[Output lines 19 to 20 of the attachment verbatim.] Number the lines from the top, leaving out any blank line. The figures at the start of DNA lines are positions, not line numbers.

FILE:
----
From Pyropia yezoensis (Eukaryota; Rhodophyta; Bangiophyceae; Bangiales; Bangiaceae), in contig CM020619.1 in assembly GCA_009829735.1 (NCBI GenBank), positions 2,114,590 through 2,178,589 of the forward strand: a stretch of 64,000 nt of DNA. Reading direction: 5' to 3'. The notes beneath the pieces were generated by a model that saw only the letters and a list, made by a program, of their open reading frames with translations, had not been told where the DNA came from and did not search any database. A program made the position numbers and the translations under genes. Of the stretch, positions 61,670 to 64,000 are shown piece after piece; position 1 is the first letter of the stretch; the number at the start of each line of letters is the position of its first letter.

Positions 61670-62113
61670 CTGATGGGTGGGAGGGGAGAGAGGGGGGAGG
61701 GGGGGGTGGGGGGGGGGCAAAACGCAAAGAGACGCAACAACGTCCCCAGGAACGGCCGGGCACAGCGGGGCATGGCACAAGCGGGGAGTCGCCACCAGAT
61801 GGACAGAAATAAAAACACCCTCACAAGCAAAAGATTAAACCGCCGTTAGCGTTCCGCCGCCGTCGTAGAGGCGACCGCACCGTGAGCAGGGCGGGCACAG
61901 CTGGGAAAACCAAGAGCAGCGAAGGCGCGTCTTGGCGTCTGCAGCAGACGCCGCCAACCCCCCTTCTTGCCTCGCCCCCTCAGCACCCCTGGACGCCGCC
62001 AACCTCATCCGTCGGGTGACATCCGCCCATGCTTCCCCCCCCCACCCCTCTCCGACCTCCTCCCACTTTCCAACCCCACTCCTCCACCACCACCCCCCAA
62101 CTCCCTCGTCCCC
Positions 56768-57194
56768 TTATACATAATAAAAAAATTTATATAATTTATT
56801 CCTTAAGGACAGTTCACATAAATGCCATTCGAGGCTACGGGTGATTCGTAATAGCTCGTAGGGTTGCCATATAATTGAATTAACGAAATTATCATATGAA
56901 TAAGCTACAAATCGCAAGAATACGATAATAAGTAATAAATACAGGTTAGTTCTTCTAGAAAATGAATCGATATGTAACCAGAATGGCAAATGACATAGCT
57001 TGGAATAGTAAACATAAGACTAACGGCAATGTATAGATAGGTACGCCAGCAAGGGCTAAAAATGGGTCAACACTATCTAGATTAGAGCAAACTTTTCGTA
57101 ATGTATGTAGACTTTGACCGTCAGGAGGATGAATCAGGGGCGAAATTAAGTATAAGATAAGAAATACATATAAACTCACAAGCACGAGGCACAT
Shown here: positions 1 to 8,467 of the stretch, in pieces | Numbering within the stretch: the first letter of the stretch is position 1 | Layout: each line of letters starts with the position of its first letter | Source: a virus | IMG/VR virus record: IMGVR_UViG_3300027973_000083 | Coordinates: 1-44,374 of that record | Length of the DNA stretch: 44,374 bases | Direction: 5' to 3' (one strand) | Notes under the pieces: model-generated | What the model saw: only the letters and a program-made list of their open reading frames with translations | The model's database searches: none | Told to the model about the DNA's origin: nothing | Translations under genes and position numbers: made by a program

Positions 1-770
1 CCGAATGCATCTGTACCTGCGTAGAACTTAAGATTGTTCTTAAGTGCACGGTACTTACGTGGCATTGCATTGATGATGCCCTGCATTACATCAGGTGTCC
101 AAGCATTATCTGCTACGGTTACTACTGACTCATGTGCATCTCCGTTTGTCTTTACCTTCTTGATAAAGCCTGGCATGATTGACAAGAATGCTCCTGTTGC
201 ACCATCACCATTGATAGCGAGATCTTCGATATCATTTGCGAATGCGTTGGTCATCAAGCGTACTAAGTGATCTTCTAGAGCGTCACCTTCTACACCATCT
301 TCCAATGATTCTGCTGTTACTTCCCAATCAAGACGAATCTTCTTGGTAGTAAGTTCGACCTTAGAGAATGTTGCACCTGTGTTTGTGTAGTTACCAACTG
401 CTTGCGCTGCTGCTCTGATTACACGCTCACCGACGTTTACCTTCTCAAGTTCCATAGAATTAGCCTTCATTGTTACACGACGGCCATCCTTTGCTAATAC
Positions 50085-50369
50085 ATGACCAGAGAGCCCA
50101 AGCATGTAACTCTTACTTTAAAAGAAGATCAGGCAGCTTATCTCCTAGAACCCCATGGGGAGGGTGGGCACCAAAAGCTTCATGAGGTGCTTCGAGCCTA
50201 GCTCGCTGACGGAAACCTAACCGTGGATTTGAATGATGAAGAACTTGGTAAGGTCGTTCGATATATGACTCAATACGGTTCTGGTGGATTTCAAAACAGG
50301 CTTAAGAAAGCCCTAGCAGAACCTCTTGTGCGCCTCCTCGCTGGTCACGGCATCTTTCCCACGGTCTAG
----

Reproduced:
201 ACCATCACCATTGATAGCGAGATCTTCGATATCATTTGCGAATGCGTTGGTCATCAAGCGTACTAAGTGATCTTCTAGAGCGTCACCTTCTACACCATCT
301 TCCAATGATTCTGCTGTTACTTCCCAATCAAGACGAATCTTCTTGGTAGTAAGTTCGACCTTAGAGAATGTTGCACCTGTGTTTGTGTAGTTACCAACTG